Not a train travel kind of person? You can book a day tour to Pisa from Florence that includes transportation and a skip the line Leaning Tour ticket.

Taking the Train to Pisa

Lauren taking the train in Italy

You’ll have a couple of different options when taking the train from Florence to Pisa. There’s a regional train where it will take about 1 hour 15 minutes to 1 hour 30 minutes. It runs all day, and you can buy tickets at the train station that day (no need to buy in advance). The train tickets cost around 9€ for a one way ticket.

There’s also a high speed train that will get you from Florence to Pisa in about 45 minutes. You’ll travel directly between Pisa and Florence. In this case, there’s also a first and second class on the train, depending if you want to have a more quiet or luxurious experience with guaranteed seats.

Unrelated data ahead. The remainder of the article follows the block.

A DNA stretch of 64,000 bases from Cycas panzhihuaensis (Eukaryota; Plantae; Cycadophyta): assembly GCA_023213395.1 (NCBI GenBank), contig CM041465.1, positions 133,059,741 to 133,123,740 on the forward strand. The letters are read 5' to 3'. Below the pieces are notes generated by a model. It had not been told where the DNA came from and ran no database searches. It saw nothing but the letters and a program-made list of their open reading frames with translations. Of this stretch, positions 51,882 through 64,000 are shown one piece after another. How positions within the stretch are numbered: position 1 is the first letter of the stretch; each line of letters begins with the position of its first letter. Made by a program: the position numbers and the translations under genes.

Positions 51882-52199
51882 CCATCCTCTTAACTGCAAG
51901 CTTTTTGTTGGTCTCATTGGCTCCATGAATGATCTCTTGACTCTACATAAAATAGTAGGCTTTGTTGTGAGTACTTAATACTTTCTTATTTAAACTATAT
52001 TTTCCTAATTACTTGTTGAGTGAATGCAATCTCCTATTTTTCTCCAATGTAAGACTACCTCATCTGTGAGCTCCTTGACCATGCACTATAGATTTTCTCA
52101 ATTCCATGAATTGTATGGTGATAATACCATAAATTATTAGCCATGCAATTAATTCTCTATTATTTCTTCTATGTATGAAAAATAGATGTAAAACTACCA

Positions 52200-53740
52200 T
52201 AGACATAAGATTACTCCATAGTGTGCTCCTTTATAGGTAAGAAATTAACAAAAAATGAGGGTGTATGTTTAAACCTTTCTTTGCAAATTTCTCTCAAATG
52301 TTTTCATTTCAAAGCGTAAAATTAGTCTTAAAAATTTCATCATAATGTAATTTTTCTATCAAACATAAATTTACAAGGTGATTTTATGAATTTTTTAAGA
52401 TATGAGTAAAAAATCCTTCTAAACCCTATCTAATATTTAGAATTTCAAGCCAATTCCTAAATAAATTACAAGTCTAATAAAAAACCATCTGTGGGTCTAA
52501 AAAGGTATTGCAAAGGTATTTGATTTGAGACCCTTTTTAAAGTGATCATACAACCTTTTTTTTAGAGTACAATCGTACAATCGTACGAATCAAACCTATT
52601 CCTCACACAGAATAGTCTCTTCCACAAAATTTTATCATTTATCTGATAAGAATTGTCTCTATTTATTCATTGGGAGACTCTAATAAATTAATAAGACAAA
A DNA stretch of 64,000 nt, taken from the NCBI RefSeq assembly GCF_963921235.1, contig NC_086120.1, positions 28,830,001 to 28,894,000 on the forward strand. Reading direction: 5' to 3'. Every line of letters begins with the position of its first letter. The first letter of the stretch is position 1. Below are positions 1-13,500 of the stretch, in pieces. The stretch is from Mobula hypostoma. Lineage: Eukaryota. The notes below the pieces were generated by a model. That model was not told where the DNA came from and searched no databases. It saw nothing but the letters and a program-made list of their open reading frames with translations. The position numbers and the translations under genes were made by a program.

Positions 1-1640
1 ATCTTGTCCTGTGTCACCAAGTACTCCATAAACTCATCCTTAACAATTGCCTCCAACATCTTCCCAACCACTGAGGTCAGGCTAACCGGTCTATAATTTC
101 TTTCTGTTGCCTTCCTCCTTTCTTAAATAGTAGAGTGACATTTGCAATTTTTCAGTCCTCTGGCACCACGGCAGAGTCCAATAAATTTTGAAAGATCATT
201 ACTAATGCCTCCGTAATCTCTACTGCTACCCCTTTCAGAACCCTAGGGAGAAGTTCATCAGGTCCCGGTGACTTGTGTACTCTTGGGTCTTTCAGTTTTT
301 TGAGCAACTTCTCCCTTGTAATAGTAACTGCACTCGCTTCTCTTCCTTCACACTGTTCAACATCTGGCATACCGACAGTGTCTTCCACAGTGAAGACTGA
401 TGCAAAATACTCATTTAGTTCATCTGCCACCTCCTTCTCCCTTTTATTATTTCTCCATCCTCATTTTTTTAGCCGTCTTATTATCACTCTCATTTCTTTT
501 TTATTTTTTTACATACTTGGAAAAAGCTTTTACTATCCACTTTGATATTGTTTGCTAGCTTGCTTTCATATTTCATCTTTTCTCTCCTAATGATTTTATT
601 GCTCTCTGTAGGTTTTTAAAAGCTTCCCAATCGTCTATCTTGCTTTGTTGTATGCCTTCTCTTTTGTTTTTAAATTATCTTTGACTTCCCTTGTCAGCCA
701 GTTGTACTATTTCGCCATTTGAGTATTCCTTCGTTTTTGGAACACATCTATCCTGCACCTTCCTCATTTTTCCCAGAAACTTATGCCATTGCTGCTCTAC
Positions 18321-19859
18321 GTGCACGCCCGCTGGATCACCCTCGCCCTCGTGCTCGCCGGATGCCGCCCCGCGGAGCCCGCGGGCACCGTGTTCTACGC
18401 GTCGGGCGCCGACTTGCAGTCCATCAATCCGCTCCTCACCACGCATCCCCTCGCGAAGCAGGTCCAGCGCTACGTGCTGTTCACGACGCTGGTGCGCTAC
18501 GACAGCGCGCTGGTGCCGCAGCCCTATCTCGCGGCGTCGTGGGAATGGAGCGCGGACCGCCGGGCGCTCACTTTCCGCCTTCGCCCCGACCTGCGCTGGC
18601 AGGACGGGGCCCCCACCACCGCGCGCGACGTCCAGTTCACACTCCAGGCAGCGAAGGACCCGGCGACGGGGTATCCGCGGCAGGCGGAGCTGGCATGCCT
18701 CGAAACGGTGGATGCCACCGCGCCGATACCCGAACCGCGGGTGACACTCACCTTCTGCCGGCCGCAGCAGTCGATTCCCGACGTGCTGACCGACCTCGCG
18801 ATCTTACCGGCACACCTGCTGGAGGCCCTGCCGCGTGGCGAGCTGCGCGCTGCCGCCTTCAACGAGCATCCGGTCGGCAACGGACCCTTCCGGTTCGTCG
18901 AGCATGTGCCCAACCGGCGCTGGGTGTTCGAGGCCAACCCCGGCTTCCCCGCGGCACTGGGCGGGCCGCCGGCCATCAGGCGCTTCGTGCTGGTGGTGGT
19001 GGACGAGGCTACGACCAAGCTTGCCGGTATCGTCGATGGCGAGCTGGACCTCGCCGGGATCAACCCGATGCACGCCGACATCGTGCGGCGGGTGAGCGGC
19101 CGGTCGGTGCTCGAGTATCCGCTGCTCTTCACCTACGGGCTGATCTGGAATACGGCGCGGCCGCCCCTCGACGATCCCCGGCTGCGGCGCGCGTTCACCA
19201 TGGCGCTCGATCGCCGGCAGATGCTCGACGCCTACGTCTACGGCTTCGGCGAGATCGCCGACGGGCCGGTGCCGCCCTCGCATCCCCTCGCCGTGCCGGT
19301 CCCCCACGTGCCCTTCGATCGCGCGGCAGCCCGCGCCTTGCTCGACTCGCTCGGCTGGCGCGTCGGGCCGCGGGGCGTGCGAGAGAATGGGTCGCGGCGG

While it’s no problem to ride second class or on the regional trains (we did it all the time in Italy), it’s really nice to have reserved seating in first class. I recommend buying your high speed train tickets in advance. Train schedules are released 90-120 days ahead of time. The earlier you buy them, the better chance you’ll have of catching a sale or promotion.

Luggage Storage at Pisa Centrale

We traveled to Pisa with all of our suitcases and luggage in tow. Justin and I stopped in Pisa on our way to Cinque Terre. You need to change trains in Pisa anyhow, so it was a great excuse to check out the tower. If you happen to be visiting Pisa on your way to another destination, you can easily store your bags at Pisa Centrale.